Over the past several months, I have shared my painting process on my Ustream channel, and have received a lot of questions about my art supplies. Here is a comprehensive list of the traditional painting materials that I have used thus far, if you are interested in trying them out for yourself.
You can watch me paint and draw live every weekday. Please view the Dani Draws Live info page to stay up-to-date with the show schedule. To see examples of the work I’ve made with these materials, visit danijones.com/doodles.
Note: All product links are directed to Dick Blick Art Materials, my favorite online art store. Purchasing products through these links will help support this site.
Watercolor is quick and easy to color with, and is the medium that I have used most for painting my doodles. Watercolor is transparent and activated by water. Because of this, you can layer colors on top of each other to blend them. The transparency of watercolor can be difficult to work with because you have to plan out all your “whites” ahead of time. You can’t fix mistakes by painting over them, and you can’t make a color lighter once you’ve put it down (although sometimes you can wash color away with a wet brush, but it will probably still leave a stain on the paper).
Winsor & Newton Sketcher’s Pocket Box Set – Because I usually only make small sketches on the show, I find it easier to use a small portable tray of pan watercolors.
Winsor & Newton Artists’ Watercolors – For larger paintings, I like to use tube watercolors because it is difficult to cover large areas with a small pan set. The pigments in tube watercolors are generally stronger also. To use them, I squeeze the entire tube onto a large pallet.
Niji Waterbrush – This is a special kind of brush pen that holds a barrel of water in its handle. It is great for quick, portable sketching with watercolor. Just squeeze it to release the water. It is also refillable and comes in a variety of sizes.
Gouache is a type of watercolor, except it is opaque. So, like watercolor, you can activate it with water, even after the paint is dry. It can be tricky to work with color-wise, but fun once you get the hang of it. Color dries quickly, with a very flat, matte finish. Because of this, it scans very well and is generally a favorite among illustrators. It is also very versatile – you can dilute it to create watercolor-like washes, or use it very thickly and drybrush some texture. This is my personal favorite painting medium.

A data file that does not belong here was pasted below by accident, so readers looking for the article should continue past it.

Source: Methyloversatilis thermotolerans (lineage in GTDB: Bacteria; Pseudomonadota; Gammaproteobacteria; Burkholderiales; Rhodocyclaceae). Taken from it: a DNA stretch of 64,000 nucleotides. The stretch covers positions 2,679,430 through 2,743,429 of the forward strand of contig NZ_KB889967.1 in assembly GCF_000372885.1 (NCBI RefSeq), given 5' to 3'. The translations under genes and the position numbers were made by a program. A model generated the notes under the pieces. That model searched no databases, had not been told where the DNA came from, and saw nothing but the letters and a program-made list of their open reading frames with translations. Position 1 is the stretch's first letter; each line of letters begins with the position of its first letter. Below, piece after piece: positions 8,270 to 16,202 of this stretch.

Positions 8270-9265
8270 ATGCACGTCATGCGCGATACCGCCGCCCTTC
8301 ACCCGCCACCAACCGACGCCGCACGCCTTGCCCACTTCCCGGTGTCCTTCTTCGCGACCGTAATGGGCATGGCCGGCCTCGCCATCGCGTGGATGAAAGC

Winsor & Newton Designer’s Gouache – Gouache comes in tubes. You can use the straight paint, but that is generally too thick for me. I usually keep my gouache paint by squeezing the entire tube into a film canister, then watering it down slightly. I keep the canisters sealed in a tupperware container when not in use. The paint will thicken up and even dry solid over time, but in most cases you can add some water to bring it back to working condition.
Oil paint is not water-soluble, meaning you can’t mix the paint with water or wash your brushes with water. It requires a different solution like turpentine, which makes working with oils very smelly. Oil-based paint also dries VERY slowly. A painting can take several weeks, or even months, to dry completely. This makes it ideal for blending and rendering. It is a favorite for many many artists. It can be used very thinly or literally piled on to create lots of texture.
M. Graham Oils – Oil paint comes in tubes. Squeeze the paint directly onto your palette.